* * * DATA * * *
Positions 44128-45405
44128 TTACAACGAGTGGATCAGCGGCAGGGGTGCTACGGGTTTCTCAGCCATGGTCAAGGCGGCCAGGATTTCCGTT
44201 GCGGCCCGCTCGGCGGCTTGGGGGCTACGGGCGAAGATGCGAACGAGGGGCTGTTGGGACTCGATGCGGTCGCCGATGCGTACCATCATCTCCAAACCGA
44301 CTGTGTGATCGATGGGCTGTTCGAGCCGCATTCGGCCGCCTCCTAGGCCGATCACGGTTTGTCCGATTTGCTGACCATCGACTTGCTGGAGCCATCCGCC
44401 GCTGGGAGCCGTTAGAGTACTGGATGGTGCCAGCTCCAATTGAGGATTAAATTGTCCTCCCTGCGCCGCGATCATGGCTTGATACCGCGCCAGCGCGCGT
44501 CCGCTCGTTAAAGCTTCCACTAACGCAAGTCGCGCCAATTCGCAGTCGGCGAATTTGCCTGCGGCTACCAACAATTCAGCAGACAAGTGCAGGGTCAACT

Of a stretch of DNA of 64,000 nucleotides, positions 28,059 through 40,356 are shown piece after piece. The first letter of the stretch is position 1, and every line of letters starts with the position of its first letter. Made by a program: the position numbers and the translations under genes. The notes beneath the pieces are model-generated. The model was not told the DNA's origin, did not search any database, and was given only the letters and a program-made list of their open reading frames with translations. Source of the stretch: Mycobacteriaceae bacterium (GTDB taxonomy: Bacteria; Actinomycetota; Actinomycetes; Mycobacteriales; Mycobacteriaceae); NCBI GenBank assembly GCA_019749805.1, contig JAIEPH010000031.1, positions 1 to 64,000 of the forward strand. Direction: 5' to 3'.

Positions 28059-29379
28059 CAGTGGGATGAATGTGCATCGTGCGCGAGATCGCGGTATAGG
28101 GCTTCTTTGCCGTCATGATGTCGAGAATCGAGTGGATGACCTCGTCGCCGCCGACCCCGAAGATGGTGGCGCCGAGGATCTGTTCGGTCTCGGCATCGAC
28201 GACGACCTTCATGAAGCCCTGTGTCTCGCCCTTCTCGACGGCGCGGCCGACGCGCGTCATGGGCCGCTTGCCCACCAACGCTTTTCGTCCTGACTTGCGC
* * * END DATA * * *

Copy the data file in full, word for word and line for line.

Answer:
Positions 44128-45405
44128 TTACAACGAGTGGATCAGCGGCAGGGGTGCTACGGGTTTCTCAGCCATGGTCAAGGCGGCCAGGATTTCCGTT
44201 GCGGCCCGCTCGGCGGCTTGGGGGCTACGGGCGAAGATGCGAACGAGGGGCTGTTGGGACTCGATGCGGTCGCCGATGCGTACCATCATCTCCAAACCGA
44301 CTGTGTGATCGATGGGCTGTTCGAGCCGCATTCGGCCGCCTCCTAGGCCGATCACGGTTTGTCCGATTTGCTGACCATCGACTTGCTGGAGCCATCCGCC
44401 GCTGGGAGCCGTTAGAGTACTGGATGGTGCCAGCTCCAATTGAGGATTAAATTGTCCTCCCTGCGCCGCGATCATGGCTTGATACCGCGCCAGCGCGCGT
44501 CCGCTCGTTAAAGCTTCCACTAACGCAAGTCGCGCCAATTCGCAGTCGGCGAATTTGCCTGCGGCTACCAACAATTCAGCAGACAAGTGCAGGGTCAACT

Of a stretch of DNA of 64,000 nucleotides, positions 28,059 through 40,356 are shown piece after piece. The first letter of the stretch is position 1, and every line of letters starts with the position of its first letter. Made by a program: the position numbers and the translations under genes. The notes beneath the pieces are model-generated. The model was not told the DNA's origin, did not search any database, and was given only the letters and a program-made list of their open reading frames with translations. Source of the stretch: Mycobacteriaceae bacterium (GTDB taxonomy: Bacteria; Actinomycetota; Actinomycetes; Mycobacteriales; Mycobacteriaceae); NCBI GenBank assembly GCA_019749805.1, contig JAIEPH010000031.1, positions 1 to 64,000 of the forward strand. Direction: 5' to 3'.

Positions 28059-29379
28059 CAGTGGGATGAATGTGCATCGTGCGCGAGATCGCGGTATAGG
28101 GCTTCTTTGCCGTCATGATGTCGAGAATCGAGTGGATGACCTCGTCGCCGCCGACCCCGAAGATGGTGGCGCCGAGGATCTGTTCGGTCTCGGCATCGAC
28201 GACGACCTTCATGAAGCCCTGTGTCTCGCCCTTCTCGACGGCGCGGCCGACGCGCGTCATGGGCCGCTTGCCCACCAACGCTTTTCGTCCTGACTTGCGC